Fracking and Global Warming: What’s the Connection?
I gave a talk this past week called Fracking and Global Warming: What’s the Connection? I appreciate the invite by Dr John Korstad who teaches two different courses on Sustainability at Oral Roberts University (ORU).
Sustainability is getting to be a hot subject: it implies conserving the present environment for our grand-kids, to use a simple definition. For businesses the application is People, Planet and Profits: People meaning quality of life and employee retention, Planet being environmental stewardship and waste reduction, and Profit meaning responsible economic growth. At ORU, staff like Dr Korstad are leading the way.
The world-class lecture room at ORU, where I was video’d automatically.
I did a lot of research on the topic and decided some critical slides would be of interest and make a good summary. My one-hour talk covered the following aspects:
Fracking is the key to the shale revolution – which has led the USA to become almost self-sufficient in oil and gas. This saves billions of dollars in our trade imbalance.
This is what fracking is. People often ask me, “Is fracking good or bad?” I reply, “It can be bad… but it doesn’t contaminate aquifers, and it doesn’t create earthquakes.”
This is what fracs look like – each of these six fracs is a complex network of cracks shown in blue. Fracking is the key to the shale revolution. The latest fracking numbers for 2019 are: a vertical well 2 miles deep turns into a horizontal well 2 miles long. The horizontal well is fracked 40 separate times, using 20 million gallons of (usually) fresh water. That’s enough to cover the grassed area of a football stadium to a height of 40 ft – and that’s just one well! This huge amount of fresh water in a dry state (such as New Mexico or west Texas) is not good.
But fracking has enabled the shale revolution (which began in 2003), and now shale-oil and shale-gas have climbed to new records in the USA. In early 2019, the USA pumped 12 million barrels of crude oil per day, and this was an all-time high.
Another benefit of fracking is that shale-gas(natural gas) is used to manufacture plastics of a wide variety as used in the home, in our cars and clothing, and in the construction industry.
This gives a nice summary of global warming and the greenhouse gases that cause it. The critical greenhouse gas is carbon dioxide (CO2), and the principal source of carbon dioxide is the burning of fossil fuel – coal, oil, or natural gas – in vehicles (cars/trucks/planes) and in electrical power stations.
China is the biggest producer of carbon dioxide, then USA, then Europe, then India.
Which fossil fuels are the best and the worst for emitting carbon dioxide when they are burned? Coal is the dirtiest fuel, and natural gas is the cleanest (its only half as dirty as oil or coal).
After 2006, USA greenhouse emissions continued to fall until 2018. They are at their lowest levels since 1993. The reason is simple: coal-burning electrical power plants are switching to burning shale-gas (natural gas), because shale-gas is cheaper and it burns cleaner. Shale-gas is cheaper than coal because of the shale-gas revolution (and fracking success).
Finally, we suggest some sustainable solutions. Here is the first, as applied to fracking technology and to oil & gas companies that provide the fracking technology.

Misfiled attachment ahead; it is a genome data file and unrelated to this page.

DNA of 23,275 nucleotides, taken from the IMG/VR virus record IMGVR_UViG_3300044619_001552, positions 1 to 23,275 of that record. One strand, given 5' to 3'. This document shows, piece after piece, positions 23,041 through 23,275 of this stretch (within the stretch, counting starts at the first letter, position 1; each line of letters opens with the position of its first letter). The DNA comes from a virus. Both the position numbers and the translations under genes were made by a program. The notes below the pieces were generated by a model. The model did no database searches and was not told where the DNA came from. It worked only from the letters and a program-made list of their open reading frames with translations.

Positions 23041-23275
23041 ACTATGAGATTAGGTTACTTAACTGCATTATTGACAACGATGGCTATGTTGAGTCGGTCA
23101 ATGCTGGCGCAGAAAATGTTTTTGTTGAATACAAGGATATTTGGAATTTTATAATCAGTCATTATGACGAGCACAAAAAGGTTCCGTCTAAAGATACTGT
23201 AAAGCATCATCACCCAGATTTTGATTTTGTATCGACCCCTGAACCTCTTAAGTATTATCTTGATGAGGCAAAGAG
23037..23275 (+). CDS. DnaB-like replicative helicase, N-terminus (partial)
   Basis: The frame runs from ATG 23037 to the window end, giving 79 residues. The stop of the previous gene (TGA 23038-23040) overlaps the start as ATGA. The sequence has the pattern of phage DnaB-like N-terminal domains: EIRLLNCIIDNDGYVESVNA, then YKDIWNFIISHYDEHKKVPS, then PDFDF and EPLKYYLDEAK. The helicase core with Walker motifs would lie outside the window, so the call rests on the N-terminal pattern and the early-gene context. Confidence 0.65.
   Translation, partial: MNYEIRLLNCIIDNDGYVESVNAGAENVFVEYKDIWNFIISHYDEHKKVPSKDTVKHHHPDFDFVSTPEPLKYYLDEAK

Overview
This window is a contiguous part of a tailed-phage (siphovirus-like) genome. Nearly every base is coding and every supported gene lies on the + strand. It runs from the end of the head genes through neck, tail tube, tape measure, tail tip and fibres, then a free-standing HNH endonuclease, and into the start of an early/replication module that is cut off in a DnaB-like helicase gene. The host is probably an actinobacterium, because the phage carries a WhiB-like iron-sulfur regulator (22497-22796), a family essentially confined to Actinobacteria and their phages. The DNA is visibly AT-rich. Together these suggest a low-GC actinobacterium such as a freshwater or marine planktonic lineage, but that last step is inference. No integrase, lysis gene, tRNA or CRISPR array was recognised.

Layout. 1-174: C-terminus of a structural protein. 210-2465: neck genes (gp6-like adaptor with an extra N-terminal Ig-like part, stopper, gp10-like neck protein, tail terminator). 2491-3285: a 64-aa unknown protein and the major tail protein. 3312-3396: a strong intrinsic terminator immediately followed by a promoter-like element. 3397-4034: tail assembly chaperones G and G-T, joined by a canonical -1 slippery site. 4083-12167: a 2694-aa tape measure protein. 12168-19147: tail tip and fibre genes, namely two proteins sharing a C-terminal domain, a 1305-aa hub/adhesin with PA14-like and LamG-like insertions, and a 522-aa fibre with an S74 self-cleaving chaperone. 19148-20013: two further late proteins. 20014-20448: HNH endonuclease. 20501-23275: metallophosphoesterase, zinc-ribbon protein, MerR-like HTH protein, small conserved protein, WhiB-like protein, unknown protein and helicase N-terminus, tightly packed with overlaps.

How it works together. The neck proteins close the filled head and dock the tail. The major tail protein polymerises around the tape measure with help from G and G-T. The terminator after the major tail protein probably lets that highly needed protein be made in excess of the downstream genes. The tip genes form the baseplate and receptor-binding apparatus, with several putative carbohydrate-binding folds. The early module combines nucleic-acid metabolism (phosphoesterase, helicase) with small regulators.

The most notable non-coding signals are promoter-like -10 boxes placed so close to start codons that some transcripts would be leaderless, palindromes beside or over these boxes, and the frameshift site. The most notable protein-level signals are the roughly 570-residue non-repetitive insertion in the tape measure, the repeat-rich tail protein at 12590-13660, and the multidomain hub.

Sustainable solutions for other energy companies: One example is to switch from coal-burners to natural gas power stations, and another is to switch cars to run on compressed natural gas (CNG) instead of gasoline.
Sustainability at state level: Texas produces the most oil and gas of any state in the USA. If Texas were a country, it would be the sixth largest oil and gas producer in the world. Texas is also the No. 1 producer of wind energy in the United States. If it were its own country, Texas would be the fourth-largest wind-producing country in the world by the end of 2017.
Sustainability at country level: The Green New Deal was announced last week by Democrats in the USA Congress. It has worthy goals from a global warming perspective but would cost way too much.
Sustainability at global level: The yellow prediction in the slide will be catastrophic. The green/purple bands will have very serious effects on the earth. The red and blue bands are desirable outcomes, but we can’t get there with present country/global policy commitments. We won’t make it!
Most likely forecast for the year 2050 by DNV GL in its recently released Energy Transition Outlook. Fossil energy still going strong at 44% of total energy consumption. Earth’s temperature still rising.
SUMMARY: What is the connection between fracking and global warming?
Fracking makes successful shale oil/gas wells…
… and oil/gas is burned to create energy (electricity, gasoline, etc)…
… and this also creates carbon dioxide which…
… tends to increase greenhouse gases…
… and more global warming.
… shale-gas is so successful that its cheap…
… so cheap that coal-burning power stations are switching to gas-burning…
… and gas burns half as dirty as coal…
… so less carbon dioxide emitted…
… so USA share of greenhouse gas emission has fallen for 11 years straight…
… and USA has done its bit to lower global warming and satisfied Paris accords.
VIDEO OF MY TALK. If by chance you would like to see the video of my talk, please click below https://oru.zoom.us/recording/share/I4WUAwGYRXUZ6FnCLe4As7uWK2eqc-GE2oABlUm-kSSwIumekTziMw?startTime=1551298449000
Note: Its a long video and the slides are a little blurry, but the automatic recorder does keep me in focus all the time. This is still a handy way to learn about fracking and global warming. PS – the real part of the talk starts at 03:00 and by starting here you can jump over the introduction if you wish.
PS: I write blogs about three topics: Health and Hiking, Science and Energy, and Inspiration and Hope.
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